Novellas are short and sometimes sweet and sometimes not sweet at all. A reader does not need to invest much time in a novella, yet the best of these short novels can affect one tremendously. Here are some by female writers which are favorites of mine. See also “A Dozen of My Favorite Novellas Written by Men”.
“They seemed to come suddenly upon happiness as if they had surprised a butterfly in the winter woods” ― Edith Wharton, ‘Ethan Frome’
‘Miss Lulu Bett’ by Zona Gale (1920) I read this book because Zona Gale was born in Portage, Wisconsin which isn’t too far from my boyhood home near Sparta, Wisconsin. “Miss Lulu Bett” was a sensation in the 1920s, adapted into a play, and turned into a high quality silent movie in 1921. Zona Gale was an early feminist, but “Miss Lulu Bett” is a light, playful and still enjoyable novella.
‘Mrs. Caliban’ by Rachel Ingalls (1982) In the 1980s, Rachel Ingalls was hailed as one of the best young writers. I’ve read most of her work. Now she has almost totally disappeared from the literary scene, certainly not due to a lack of talent but apparently on her own preference. “Mrs. Caliban” is a bizarre story of an affair between a California housewife and a green aquatic creature named Larry.
‘The Prime of Miss Jean Brodie’ by Muriel Spark (1961) No other novella covers as much ground as “The Prime of Miss Jean Brodie” as we follow six girls in the Brodie set from the age of 12 to the age of 18 as well as several teachers at the Marcia Blaine School in Edinburgh. Is Miss Jean Brodie a good teacher or a bad teacher? Interesting question.
‘The Visitor’ by Maeve Brennan (1940s, 2000) “The Visitor” is a dark story of estrangement about a young woman’s painful return from Paris to her home in Ireland. This masterpiece was Maeve Brennan’s earliest work, written in the 1940s but not published until the year 2000.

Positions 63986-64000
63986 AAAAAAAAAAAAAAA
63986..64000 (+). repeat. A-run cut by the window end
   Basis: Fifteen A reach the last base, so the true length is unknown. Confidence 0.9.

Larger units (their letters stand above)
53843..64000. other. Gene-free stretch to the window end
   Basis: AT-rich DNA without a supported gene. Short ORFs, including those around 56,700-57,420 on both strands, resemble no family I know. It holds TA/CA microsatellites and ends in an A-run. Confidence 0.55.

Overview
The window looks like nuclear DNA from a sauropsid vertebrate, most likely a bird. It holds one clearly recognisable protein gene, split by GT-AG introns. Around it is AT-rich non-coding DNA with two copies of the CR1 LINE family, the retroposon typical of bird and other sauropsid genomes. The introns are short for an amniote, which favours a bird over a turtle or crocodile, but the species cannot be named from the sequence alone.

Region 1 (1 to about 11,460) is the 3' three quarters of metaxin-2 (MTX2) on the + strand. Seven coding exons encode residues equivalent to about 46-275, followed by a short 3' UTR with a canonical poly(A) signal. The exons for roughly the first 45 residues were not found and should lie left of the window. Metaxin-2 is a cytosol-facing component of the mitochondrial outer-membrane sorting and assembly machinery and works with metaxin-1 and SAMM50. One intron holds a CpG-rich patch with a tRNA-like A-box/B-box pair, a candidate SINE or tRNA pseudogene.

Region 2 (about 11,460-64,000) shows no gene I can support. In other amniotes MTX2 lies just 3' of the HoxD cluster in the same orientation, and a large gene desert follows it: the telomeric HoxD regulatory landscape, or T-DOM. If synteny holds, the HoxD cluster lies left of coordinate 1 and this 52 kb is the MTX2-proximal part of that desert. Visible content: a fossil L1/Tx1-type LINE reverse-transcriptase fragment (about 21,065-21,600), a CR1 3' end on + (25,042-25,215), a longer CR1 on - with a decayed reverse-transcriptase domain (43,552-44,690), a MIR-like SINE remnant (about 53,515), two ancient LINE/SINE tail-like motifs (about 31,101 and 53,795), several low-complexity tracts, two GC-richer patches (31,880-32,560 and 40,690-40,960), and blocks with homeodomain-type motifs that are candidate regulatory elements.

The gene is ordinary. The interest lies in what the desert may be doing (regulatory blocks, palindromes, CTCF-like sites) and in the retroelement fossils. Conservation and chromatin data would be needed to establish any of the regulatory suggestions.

‘The Bookshop’ by Penelope Fitzgerald (1978) I could have picked any one of several strong Penelope Fitzgerald works that could have qualified as novellas. A widowed woman opens a bookshop, and its success spurs the hostility of the other shopkeepers in the neighborhood.
‘Loving Sabotage’ by Amelie Nothomb (1993) A light-hearted novella about childhood. This is a good place to start (Complete Review gives it an A+) with Belgian writer Amelia Nothomb.
‘Cranford’ by Mrs. Gaskell (1853) – In “Cranford”, Mrs Gaskell writes of an English country village, and she gently but thoroughly satirizes its inhabitants.
‘The Shawl’ by Cynthia Ozick (1989) A pitch perfect story of Rosa and Stella who are locked in a German concentration camp. The story picks up 40 years later when Rosa and Stella are refugees in the United States.
“We often take for granted the very things that most deserve our gratitude.” – Cynthia Ozick
‘The Ballad of the Sad Café’ by Carson McCullers (1951) This is a southern United States story about the mysterious nature of love, the strange personal roadblocks that stand in love’s way.
“And the curt truth is that, in a deep secret way, the state of being loved is intolerable to many.” ― Carson McCullers, ‘The Ballad of the Sad Cafe’.
Mitsou’ by Colette (1919) A love affair between Mitsou who is a petite music hall singer / dancer and a nameless lieutenant mostly told in letters and dialogue. Having worked in music halls herself, Colette wrote about what she knew, and her novellas are delightful.
‘Black Water’ by Joyce Carol Oates (1992) This is the Ted Kennedy Chappaquiddick novella. Oates’ obsessions can infuriate, her plot lines can be artificial and clanky, but often her fiction can be interesting and moving in the extreme. I keep coming back to her writing.
These are all by women. Men’s novellas will follow in a few weeks.